- Microeconomics mainly focuses on supply and demand and other forces that determine the price levels prevalent in the economy
- For example, microeconomics would look at how a particular operating company can maximize its production and capacity so it can lower cost prices and be in a better position to compete in the market
- It, thus, depends on more of analytics with many set formulas to analyze the market and get the mathematical result for the company’s output
- Macroeconomics, on the other hand, is the field of economics that studies the behavior of the economy as a whole and not just on specific companies or individuals, but the entire industries and economies
- This looks at wider phenomena, such as Gross National Product (GNP) and how it is affected by changes of unemployment, national income, rate of growth, and price levels
- For example, macroeconomics would look at how an increase or decrease in net exports would affect a nation’s capital account or how GNP would be affected by such indexes like unemployment rate
- The summed up inference is that microeconomics takes a wholesome approach to analyzing the economy while macroeconomics takes a superficial approach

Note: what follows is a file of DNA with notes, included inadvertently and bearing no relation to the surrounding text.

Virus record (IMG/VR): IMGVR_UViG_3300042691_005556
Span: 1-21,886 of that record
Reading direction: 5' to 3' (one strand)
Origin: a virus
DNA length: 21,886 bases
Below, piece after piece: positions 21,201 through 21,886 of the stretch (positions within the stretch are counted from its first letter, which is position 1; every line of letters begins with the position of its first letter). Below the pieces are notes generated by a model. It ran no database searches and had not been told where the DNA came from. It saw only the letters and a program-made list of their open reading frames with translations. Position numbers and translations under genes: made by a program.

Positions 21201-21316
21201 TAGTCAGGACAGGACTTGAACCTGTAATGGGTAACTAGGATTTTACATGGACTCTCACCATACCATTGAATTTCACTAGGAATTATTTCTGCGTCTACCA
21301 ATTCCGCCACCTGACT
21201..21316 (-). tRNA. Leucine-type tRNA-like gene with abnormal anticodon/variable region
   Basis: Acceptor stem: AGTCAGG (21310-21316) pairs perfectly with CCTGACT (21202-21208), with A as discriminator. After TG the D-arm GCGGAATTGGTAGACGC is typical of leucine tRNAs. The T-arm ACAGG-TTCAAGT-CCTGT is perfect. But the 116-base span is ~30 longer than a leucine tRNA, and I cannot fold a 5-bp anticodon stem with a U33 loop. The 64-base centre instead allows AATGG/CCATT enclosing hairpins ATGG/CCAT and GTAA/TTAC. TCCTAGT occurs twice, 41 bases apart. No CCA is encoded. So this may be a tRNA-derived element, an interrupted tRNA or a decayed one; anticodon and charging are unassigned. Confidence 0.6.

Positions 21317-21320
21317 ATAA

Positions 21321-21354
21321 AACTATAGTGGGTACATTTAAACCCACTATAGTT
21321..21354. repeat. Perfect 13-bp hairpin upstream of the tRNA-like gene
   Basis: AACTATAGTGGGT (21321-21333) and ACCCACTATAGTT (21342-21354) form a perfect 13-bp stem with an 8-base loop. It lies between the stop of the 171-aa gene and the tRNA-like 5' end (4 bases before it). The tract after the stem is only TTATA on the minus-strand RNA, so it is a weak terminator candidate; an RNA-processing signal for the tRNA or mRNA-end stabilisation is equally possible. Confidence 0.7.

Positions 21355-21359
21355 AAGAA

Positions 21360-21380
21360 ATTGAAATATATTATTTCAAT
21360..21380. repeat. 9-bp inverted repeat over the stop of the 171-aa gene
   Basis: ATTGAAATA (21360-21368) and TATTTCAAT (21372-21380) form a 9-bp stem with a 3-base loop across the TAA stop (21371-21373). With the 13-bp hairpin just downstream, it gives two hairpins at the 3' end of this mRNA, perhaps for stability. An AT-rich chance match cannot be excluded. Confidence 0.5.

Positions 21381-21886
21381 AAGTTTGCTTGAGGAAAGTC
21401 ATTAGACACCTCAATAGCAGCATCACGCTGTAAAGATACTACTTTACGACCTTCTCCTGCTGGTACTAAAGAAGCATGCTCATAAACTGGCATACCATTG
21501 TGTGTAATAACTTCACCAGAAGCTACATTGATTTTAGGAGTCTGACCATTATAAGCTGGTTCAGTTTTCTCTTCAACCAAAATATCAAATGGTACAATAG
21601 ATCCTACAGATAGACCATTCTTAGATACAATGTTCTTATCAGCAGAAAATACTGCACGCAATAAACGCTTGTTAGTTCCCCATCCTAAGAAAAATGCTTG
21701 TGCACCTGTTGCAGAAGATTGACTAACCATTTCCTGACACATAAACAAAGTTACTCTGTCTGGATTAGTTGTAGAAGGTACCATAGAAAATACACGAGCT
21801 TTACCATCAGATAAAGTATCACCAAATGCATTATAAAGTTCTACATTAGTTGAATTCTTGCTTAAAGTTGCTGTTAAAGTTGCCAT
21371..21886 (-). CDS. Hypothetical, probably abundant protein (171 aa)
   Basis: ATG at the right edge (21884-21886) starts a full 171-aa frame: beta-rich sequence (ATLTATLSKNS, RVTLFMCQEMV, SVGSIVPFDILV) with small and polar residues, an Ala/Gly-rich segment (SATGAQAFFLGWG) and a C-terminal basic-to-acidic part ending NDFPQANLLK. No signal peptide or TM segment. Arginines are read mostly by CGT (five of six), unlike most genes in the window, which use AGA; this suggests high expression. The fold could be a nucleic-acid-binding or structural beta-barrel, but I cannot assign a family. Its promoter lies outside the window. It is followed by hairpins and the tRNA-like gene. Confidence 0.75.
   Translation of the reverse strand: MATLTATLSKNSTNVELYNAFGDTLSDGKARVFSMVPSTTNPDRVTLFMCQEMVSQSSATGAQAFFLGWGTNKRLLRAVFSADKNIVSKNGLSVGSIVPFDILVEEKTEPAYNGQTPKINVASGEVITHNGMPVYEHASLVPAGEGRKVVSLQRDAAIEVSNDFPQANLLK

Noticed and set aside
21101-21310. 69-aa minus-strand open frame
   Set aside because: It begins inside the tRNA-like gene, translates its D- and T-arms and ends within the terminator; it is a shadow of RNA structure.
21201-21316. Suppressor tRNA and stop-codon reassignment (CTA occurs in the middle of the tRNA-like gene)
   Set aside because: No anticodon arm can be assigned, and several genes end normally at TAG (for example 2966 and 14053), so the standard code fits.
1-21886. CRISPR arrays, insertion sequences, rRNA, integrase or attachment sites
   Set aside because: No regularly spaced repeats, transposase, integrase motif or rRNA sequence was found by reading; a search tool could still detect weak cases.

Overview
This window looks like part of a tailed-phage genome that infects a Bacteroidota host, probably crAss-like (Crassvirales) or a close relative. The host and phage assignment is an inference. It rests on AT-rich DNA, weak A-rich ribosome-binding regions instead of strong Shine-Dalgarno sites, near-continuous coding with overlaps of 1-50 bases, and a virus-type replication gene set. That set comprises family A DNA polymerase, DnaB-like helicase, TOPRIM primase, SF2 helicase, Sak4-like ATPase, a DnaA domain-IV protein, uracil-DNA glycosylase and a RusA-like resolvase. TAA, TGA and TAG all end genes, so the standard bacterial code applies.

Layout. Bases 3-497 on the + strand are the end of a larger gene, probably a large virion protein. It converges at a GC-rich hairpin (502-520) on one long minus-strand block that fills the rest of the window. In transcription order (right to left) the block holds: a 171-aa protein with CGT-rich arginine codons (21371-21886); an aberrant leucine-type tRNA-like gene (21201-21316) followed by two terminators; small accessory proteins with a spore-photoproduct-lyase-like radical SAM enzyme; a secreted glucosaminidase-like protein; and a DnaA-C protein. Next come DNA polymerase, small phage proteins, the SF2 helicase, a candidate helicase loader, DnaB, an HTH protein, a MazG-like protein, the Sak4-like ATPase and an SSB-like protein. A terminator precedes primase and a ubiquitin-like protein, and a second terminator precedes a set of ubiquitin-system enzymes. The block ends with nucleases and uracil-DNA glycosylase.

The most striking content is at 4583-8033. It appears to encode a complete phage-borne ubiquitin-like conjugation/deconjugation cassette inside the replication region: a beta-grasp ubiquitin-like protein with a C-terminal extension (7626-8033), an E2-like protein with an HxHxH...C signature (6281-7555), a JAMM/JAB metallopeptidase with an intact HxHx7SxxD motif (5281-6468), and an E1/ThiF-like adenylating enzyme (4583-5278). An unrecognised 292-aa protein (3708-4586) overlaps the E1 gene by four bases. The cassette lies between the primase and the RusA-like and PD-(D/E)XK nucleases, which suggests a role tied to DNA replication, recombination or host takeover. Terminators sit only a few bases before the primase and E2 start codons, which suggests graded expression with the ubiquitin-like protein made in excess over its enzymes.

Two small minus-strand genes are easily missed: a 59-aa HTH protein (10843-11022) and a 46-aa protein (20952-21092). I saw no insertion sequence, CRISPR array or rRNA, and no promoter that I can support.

- Microeconomics tries to understand the human choices and the resource allocation, while macroeconomics tries to answer broader questions about the rate of inflation and economic growth rates and many others.
How do sailors navigate in water?
Anautical mile is based on the circumference of the earth, and is equal to one minute of latitude, according to National Oceanic and Atmospheric Administration (NOAA).
It is slightly more than a statute (land measured) mile (1 nautical mile = 1.1508 statute miles)
Nautical miles are used for charting and navigating in waters
How is a knot different from a nautical mile?
A knot is one nautical mile per hour (1 knot = 1.15 miles per hour), as per NOAA
The term knot dates from the 17th century, when sailors measured the speed of their ship by using a device called a ‘common log’